It’s been about four months since I wrote about any record. I’m coming back with an easy one. Less Than Jake is one of my favorite bands. They have been since I was a teenager. It was Less Than Jake and the Bouncing Souls forever. Like, I’ve forgotten a lot of things over the years. The lyrics to every Less Than Jake record up to and including GNV FLA are still burned in my brain though. I definitely got away from this band after that. I never really listened to either of the Greetings EPs or See The Light very much. They were great records. I was busy reviewing every fucking emo revival record, or whatever.
There is nothing new under the sun when it comes to Less Than Jake. They are a band of veterans who know exactly where their proverbial bread is buttered. It’s why, in 2017, I can still put on any of their records and know I’m going to enjoy it. Is it predictability? Definitely. Could that be viewed as a negative thing? Absolutely. Not by me though, because I still love this goddamn band.
Sound The Alarm is exactly what you expect it to be. It’s an EP full of poppy songs with oddly bummer lyrics. Sound The Alarm would him every point if there was a template for a Less Than Jake record. “Call To Arms” is the classic punk with horns opener. Compared to their discography, it is probably the most Anthem-y. “Welcome To My Life” and “Years Of Living Dangerously” hit the laid back ska vibe. Both songs deal with friendships and relationships in different ways. The former being apologetic, the latter hits on the classic, reminiscent theme the band often uses. “Thing Change” is the strongest song on the record. It closes the record with the most Less Than Jake song they’ve recorded in years. Fast verses, great horn line, and a huge chorus.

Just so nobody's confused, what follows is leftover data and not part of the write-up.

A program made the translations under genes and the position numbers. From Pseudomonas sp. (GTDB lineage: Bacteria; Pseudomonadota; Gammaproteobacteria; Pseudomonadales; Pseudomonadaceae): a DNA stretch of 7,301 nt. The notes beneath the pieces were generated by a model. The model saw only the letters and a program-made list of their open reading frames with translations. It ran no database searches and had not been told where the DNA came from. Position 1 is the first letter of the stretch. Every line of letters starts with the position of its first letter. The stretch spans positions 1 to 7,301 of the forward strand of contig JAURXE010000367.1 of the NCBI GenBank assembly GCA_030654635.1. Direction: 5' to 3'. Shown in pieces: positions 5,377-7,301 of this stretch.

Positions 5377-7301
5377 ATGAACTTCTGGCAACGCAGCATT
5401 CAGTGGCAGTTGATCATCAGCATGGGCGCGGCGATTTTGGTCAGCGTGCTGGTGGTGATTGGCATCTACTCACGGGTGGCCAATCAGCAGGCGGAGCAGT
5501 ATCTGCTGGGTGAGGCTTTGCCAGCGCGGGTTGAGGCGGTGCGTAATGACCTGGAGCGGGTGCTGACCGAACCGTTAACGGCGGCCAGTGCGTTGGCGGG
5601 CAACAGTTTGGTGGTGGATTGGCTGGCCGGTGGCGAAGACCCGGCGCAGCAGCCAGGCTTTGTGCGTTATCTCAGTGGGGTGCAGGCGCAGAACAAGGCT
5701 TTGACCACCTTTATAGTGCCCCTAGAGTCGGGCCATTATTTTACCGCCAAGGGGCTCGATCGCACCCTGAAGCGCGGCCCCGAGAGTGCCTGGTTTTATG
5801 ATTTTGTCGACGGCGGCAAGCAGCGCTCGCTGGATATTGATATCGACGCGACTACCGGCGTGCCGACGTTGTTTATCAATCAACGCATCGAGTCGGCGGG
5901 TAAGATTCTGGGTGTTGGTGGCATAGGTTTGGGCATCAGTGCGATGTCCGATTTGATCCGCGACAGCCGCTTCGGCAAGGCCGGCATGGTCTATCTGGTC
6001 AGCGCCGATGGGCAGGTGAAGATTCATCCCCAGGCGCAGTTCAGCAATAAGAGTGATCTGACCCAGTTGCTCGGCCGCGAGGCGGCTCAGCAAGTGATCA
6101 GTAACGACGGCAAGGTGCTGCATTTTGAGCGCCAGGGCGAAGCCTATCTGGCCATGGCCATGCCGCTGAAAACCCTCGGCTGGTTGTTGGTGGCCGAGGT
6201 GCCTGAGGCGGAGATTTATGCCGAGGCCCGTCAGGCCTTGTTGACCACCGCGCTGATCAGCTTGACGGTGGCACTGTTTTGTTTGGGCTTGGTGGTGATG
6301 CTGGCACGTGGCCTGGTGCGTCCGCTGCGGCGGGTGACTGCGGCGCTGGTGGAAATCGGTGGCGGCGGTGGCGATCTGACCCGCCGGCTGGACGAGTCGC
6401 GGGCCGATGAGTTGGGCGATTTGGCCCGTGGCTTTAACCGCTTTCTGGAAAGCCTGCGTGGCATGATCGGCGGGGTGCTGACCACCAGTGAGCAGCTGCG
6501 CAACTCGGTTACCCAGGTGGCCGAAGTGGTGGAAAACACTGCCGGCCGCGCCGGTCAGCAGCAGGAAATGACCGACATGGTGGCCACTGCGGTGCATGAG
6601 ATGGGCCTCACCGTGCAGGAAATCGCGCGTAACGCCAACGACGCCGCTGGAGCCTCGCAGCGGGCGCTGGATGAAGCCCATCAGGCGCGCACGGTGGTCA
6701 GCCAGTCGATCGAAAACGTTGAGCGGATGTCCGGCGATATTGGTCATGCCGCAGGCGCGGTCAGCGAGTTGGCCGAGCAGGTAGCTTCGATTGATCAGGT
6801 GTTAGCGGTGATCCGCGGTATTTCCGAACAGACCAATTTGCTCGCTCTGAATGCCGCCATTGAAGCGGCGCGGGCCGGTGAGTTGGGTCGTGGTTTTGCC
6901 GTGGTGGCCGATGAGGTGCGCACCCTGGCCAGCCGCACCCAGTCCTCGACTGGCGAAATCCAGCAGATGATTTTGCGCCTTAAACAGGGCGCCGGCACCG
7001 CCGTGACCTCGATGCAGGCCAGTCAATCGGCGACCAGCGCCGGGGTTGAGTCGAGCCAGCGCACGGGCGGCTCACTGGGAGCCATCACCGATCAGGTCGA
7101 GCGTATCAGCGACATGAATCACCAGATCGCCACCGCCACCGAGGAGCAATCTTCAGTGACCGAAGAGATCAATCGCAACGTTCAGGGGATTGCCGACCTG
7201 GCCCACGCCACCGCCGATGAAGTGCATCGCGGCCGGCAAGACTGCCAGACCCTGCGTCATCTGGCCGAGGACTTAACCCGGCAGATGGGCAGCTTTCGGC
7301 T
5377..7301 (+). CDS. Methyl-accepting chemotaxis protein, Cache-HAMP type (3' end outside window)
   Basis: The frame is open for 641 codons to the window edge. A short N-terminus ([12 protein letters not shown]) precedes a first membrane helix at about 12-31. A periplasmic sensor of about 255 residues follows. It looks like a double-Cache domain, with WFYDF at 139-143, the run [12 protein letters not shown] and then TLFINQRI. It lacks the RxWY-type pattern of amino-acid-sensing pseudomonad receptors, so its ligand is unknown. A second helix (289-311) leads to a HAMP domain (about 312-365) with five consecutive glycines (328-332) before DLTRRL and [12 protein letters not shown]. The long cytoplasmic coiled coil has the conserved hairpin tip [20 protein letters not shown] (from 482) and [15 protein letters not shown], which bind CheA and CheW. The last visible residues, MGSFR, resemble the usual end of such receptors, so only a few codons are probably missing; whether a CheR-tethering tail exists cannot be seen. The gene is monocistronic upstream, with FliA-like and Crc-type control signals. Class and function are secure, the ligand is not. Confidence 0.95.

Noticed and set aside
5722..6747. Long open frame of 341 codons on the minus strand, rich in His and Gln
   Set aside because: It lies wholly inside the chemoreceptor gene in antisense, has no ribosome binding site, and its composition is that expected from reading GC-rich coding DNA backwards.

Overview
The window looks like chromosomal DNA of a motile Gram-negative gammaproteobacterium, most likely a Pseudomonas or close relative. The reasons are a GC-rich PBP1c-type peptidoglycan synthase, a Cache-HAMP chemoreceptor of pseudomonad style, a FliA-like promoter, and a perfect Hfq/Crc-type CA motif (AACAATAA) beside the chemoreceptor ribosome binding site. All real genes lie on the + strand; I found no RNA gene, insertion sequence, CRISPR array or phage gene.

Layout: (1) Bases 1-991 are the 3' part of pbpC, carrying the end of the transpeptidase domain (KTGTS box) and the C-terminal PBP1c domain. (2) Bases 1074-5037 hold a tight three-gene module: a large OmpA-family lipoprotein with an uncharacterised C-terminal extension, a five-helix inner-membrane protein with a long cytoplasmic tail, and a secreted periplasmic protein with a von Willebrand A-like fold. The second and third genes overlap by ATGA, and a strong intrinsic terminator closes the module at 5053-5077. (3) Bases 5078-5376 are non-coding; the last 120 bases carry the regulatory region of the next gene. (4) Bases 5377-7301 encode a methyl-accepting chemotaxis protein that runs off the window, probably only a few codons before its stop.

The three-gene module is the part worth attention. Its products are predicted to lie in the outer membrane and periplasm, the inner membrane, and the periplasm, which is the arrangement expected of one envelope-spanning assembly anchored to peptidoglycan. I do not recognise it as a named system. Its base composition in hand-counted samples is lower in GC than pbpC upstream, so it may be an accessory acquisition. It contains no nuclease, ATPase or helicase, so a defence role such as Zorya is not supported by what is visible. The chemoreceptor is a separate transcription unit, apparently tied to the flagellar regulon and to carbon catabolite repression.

It’s not really easy to write about Less Than Jake objectively. This band is wildly important to me, and I’m definitely willing to overlook things other people maybe won’t. Nostalgia is a hell of thing. Anything this band does is going to remind me of something I’ve done while listening to them. “Bomb Drop” makes reminds me of driving in a blizzard while listening to Borders And Boundaries. “Years Of Living Dangerously” reminds me of being sad and drunk while listening to B Is For B-Sides.
It’s a fucking Less Than Jake record. You know what it is. Don’t overthink it. It’s good, and it is another strong release in this band’s discography. I know everyone is going to try and compare it Hello Rockview or Losing Streak. Don’t do that. Just let it play. You’ll like it.
Less Than Jake
Pure Noise Records
The Lower Echelon play a kind of punk rock that doesn’t get much play these days. It is something in the middle of traditional, 70s style punk rock and the sardonic, sarcastic 80s stuff that permeated out from the West Coast.
Come To The Loud is a record that has more going on than an initial listen would cover. On the face of it, a song like “Dirty Princess” can come across as a little questionable. With proper analysis the lyrics actually get the point about bro culture and the weird fixation is has on damsel in distress tropes. This political tone is recurring. “All Against All” is more of a dirgey type song that touches how consumer culture and and financial system is rigged against normal people. “Flops To Lofts” has a similar tone.
As far as being a genre record, this record hits a lot of the touchstones. The songs are rough around the edges, the vocals even more so. It has the energy and heart that punk rock should have. If I had an issue with the EP it would be that the topics don’t necessarily get dealt with the weight they could be. There is a lot of bullshit happening in the supposed “progressive” world of punk rock, and masking the message in too much sarcasm tends to muddy the water.